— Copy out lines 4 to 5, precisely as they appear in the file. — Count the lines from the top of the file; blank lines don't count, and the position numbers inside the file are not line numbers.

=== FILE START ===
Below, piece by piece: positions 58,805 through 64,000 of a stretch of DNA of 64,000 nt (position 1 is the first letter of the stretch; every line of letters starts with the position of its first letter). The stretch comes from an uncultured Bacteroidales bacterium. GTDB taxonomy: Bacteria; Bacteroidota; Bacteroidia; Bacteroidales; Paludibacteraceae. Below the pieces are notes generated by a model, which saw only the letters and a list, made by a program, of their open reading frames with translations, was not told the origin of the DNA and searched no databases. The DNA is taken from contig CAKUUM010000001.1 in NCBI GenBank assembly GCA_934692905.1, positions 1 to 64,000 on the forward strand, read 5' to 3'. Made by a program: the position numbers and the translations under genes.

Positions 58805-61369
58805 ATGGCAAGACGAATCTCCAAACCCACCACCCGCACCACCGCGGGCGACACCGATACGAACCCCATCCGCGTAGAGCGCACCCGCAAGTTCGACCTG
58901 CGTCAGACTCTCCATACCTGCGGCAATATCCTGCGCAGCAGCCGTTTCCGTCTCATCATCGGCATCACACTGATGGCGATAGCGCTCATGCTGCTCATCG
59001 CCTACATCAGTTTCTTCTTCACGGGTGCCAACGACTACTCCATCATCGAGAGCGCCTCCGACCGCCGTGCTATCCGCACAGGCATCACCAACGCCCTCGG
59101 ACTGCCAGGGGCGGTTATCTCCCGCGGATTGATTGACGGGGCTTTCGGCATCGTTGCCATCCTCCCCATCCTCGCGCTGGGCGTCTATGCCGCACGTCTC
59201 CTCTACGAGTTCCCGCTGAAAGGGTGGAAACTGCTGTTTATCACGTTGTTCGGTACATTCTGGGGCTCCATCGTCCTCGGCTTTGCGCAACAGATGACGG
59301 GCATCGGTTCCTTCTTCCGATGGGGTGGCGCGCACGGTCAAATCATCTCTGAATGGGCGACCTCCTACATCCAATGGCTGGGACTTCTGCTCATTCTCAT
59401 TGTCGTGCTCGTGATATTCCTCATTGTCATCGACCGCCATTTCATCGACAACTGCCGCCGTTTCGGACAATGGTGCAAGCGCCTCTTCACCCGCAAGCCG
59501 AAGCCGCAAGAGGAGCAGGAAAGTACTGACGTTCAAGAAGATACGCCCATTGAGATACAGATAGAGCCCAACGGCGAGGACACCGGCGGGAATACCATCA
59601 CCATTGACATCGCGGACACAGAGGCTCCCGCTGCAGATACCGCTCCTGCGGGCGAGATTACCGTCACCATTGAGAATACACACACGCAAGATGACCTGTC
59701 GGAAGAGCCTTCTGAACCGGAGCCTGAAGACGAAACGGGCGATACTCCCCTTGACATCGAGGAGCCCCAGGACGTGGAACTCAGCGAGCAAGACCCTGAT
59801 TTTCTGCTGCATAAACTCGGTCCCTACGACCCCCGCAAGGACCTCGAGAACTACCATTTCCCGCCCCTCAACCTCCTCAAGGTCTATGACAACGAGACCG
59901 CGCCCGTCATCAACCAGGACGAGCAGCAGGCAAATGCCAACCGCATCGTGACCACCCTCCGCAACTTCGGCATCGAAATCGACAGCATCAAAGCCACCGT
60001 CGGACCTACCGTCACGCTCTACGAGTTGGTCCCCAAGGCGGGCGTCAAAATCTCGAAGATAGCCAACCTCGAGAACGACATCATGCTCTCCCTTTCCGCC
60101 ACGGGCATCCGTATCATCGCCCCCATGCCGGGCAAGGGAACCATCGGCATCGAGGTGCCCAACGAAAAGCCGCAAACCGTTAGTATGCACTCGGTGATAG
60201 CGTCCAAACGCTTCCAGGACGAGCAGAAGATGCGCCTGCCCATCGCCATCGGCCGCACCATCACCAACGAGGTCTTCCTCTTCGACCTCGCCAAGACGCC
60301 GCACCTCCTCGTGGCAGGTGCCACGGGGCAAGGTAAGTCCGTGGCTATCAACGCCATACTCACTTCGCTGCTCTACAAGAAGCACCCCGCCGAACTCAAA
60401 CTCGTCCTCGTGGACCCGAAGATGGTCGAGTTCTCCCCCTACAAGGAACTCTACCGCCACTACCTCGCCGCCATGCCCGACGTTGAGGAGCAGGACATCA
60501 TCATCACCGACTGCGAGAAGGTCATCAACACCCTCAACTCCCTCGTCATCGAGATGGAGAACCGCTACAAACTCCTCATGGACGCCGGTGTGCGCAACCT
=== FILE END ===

58901 CGTCAGACTCTCCATACCTGCGGCAATATCCTGCGCAGCAGCCGTTTCCGTCTCATCATCGGCATCACACTGATGGCGATAGCGCTCATGCTGCTCATCG
59001 CCTACATCAGTTTCTTCTTCACGGGTGCCAACGACTACTCCATCATCGAGAGCGCCTCCGACCGCCGTGCTATCCGCACAGGCATCACCAACGCCCTCGG